CSGO Stakes, an emerging skin betting site, recently announced that it has shut down its service.
According to a Twitter post on May 7, 2016 “… [it] will be online for several weeks to allow everyone to remove their items.”
The URL www.csgostakes.com is already void, raising the question whether users have been compensated for their in-game balances.
The start of CSGO Stakes’ coin-flip gambling service was announced merely four months ago.
Participants create games by placing their items and waiting for challengers. Opponents place an approximately equal number of skins to match the pot. CSGO Stakes determines the winner through a random number generator, taking a slice of the pot as transaction fee.
It looks like the website lacked consistent availability from the start.
Its Steam group contains multiple logs of complaining customers months before the website disappeared. Particularly from April 20 onward, the Steam page is completely littered with spam.
Some commenters say they can’t connect to the site; others claim that they can’t log in. CSGO Stakes’ Steam group administrator hasn’t been online for 31 days. Were weak support and lack of man-power the causes of the site’s demise?
As the Twitter account lacks clues of internal conflict, its short span of activity comes as a surprise. After all, CSGO Stakes’ Twitter account ran daily $50-100 skin giveaways for months.
Little to no news was dedicated to this incident. If anything, people just want their skins back. An official press release regarding the site’s failures cannot be found.
I requested a statement from CSGO Stakes over Twitter but did not receive an answer. Maybe the account is dead. Maybe its inbox is full of support tickets, causing communications to freeze.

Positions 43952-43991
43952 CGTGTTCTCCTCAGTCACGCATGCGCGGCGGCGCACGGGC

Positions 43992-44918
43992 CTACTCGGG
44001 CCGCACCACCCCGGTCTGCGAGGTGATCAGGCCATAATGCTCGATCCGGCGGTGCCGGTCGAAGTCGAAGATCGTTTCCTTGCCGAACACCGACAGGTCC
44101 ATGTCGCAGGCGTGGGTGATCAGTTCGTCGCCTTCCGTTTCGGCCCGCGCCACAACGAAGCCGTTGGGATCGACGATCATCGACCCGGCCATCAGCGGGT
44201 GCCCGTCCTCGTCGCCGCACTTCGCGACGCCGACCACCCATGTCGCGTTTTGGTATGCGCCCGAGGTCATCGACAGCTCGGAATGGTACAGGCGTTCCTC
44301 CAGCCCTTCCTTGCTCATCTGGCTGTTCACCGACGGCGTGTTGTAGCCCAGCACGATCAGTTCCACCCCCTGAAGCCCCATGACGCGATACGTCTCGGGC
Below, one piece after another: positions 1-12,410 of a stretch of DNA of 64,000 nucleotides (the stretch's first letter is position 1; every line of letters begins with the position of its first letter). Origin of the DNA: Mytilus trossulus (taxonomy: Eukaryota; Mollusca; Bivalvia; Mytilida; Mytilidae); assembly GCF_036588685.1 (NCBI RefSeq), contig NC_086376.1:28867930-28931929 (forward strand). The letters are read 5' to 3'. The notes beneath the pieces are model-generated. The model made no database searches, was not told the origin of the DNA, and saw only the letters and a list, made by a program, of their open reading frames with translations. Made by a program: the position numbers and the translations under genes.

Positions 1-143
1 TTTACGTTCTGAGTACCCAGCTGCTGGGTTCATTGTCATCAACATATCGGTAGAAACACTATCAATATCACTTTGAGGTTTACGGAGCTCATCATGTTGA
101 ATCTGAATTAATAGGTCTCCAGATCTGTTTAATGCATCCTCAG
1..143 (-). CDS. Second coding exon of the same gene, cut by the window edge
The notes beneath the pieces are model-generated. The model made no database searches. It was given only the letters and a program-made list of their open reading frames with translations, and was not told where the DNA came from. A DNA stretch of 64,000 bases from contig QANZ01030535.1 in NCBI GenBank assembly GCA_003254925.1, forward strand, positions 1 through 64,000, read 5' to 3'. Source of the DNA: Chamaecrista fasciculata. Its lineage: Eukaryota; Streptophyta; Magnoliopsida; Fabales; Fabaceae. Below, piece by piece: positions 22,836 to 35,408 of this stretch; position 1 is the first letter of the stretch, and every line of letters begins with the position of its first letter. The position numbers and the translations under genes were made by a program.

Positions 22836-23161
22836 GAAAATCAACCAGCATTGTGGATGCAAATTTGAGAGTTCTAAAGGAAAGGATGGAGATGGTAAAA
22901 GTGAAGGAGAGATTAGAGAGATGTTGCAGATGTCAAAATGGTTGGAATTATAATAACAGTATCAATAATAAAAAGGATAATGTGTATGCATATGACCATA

Either way, CSGO Stakes’ customer base remains unsatisfied.
Speculation as to possible causes
There is no public information regarding the shutdown of the site.
It seems unexpected, as several known CS:GO figures like lurppis, pyth, Relyks, DaZeD, shinobi and missharvey follow CSGO Stakes on Twitter. Its business fell despite strong community ties.
One could speculate that savings ran out, or investors backed out due to insufficient returns. Maybe its sponsorship campaigns were financially over-aggressive.
After all, CSGO Stakes sponsored ex IBuyPower player, Sam ‘DaZeD’ Marine, right after the confirmation of his permanent ban earlier this year. Arguably, the website’s initial dependence on ex IBP post-ban fame caused skewed predictions for the future, leading to misinformed plans.
Potentially, its fees may have been too high to maintain a loyal fan base. There are multiple possibilities, which all point to inadequate execution – particularly with regards to the use of resources.
How does something like this happen?
CSGO Stakes’ advertisement strategy, as seen on Twitter, mainly focused on skin giveaways. Most of these were done on bot-riddled media services, namely Twitter and Steam groups.
Considering the bot-infested climate of 2016, this strategy most likely failed to produce desired growth. Maybe the majority of giveaway participants were bots, causing the site’s real followers to feel cheated. As CSGO Stakes only has 21 Google+ followers, the most significant factor probably lies in the idea that not enough of its social media followers were genuine.
Alternatively, this form of betting might be starting to falter overall. One could argue that the over-saturation of item gambling is closing the market, forcing smaller players out of the competition. Also, it seems like these websites can go offline at any time, leaving users who invested destitute.
CSGO Stakes is one of the first significant item gambling sites to fail. We might have a trend on our hands if other services follow suit.